Saturday, February 09, 2008

Your Horse(s) and the West Nile Threat

Horseback Riding

Your Horse(s) and the West Nile Threat By J. Foley

West Nile Virus is a very real danger for most mammals, including humans. If you have a horse, you could be at even more risk, since farm animals are very susceptible to this disease. In most cases, the West Nile virus is transmitted through mosquito bites, and in many cases, this disease is fatal. As your horse’s caregiver, it is your responsibility to protect your horse from the West Nile virus and to treat your horse is he or she becomes infected. Remember, owning a horse is a huge responsibility. Horses are just like children—they often cannot care for themselves, so it is your job to provide your horse with everything he or she needs, including treatment when sick.

First, consider vaccinating your horse to prevent West Nile virus. The vaccination for this disease was released in 2003 and can really protect horses, especially those at a high risk for contracting West Nile virus. There are some downfalls as well, however, such as the cost. By talking to your vet, you can learn how often your horse will need the shot and how much it will cost. If you have insurance for your horse, these costs may be covered.

Killing the mosquitoes found in your neighborhood is also a crucial way to protect your horse from developing West Nile virus. To do this without introducing harmful chemicals into the environment, discourage mosquitoes from breeding in the first place. Remove trash and other places where standing water is a problem, and talk to your vet about natural mosquito repellents. Fans also help to deter the mosquito population, and at the very least, don’t turn on lights in the bard or stables after the sun has gone down when possible.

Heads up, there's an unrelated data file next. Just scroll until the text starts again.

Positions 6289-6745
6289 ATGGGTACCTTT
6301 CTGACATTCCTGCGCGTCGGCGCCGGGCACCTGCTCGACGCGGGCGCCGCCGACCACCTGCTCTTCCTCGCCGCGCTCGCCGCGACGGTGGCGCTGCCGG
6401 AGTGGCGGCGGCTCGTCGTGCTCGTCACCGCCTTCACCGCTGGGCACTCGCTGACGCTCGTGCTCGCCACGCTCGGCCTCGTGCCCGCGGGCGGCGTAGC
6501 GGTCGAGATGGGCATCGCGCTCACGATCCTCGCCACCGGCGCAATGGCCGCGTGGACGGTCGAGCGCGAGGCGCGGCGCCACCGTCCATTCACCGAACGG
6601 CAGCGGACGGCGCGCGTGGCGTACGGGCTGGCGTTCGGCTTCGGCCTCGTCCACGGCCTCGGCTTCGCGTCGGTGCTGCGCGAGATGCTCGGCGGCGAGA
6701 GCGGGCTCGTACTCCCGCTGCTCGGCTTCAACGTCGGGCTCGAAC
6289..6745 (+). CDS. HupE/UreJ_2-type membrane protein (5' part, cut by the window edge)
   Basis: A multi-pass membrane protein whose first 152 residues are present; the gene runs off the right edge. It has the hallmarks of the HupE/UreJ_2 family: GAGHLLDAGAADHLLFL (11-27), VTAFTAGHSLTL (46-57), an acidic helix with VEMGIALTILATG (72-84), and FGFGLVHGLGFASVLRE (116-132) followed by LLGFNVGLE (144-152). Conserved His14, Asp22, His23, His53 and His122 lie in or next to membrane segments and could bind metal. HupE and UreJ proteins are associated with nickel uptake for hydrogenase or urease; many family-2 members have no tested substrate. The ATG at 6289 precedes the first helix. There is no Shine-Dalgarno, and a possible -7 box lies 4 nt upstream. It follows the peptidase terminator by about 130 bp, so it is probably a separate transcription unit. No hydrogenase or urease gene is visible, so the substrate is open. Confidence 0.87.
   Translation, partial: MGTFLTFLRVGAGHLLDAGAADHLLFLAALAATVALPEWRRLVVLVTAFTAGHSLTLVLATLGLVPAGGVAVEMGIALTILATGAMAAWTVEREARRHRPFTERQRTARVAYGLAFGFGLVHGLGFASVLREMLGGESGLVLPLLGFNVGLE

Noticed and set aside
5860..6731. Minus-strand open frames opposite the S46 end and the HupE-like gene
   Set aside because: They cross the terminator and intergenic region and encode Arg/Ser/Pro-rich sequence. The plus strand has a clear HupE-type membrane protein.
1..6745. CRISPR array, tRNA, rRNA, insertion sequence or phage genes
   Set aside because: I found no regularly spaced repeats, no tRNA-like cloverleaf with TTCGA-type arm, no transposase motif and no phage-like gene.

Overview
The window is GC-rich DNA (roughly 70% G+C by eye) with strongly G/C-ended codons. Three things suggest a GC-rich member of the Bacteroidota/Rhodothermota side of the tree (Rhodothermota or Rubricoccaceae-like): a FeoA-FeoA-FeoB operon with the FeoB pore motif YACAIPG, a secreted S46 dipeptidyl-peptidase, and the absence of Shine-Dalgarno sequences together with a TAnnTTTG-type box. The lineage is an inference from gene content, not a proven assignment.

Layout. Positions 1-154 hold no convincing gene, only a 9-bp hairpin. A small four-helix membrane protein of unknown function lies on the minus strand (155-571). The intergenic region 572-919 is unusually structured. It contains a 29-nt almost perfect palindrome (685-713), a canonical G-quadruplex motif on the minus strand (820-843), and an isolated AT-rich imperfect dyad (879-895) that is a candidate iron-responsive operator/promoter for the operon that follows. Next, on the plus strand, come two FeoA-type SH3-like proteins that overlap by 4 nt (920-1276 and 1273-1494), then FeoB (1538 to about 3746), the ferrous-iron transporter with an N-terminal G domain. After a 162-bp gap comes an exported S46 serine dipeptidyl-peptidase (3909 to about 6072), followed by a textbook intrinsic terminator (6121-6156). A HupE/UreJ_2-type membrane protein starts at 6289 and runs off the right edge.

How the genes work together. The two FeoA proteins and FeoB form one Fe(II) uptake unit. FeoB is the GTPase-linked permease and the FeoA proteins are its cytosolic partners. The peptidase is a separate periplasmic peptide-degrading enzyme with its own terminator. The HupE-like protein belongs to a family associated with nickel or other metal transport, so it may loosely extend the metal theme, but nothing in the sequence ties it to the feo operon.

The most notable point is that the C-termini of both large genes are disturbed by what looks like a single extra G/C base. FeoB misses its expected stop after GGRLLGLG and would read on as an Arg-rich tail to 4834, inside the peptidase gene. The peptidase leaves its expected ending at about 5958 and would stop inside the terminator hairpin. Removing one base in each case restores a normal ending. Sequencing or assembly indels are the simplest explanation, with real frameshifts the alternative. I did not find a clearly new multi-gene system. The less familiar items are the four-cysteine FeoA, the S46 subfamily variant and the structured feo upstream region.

Remember to protect yourself as well. Humans can also get the West Nile virus, and so if you take care of your horse, it is crucial to recognize this danger. Wearing long clothing and using bug spray, especially in the evening, can prevent mosquitoes from biting. You can also put up screens in the doors to the barn if the problem is very bad.

Mosquitoes are most active dusk to dawn, and so your horse will have less of a chance of being bitten if you stay inside during the evening and night. Although a night ride may be fun, if the mosquito population in your area is high, it is best to stay indoors. If you are unsure about how to prevent mosquito bites and your horse seems to have an abundance of them, talk to you vet. Keeping your horse safe should be a number one priority.
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Article Written By J. Foley

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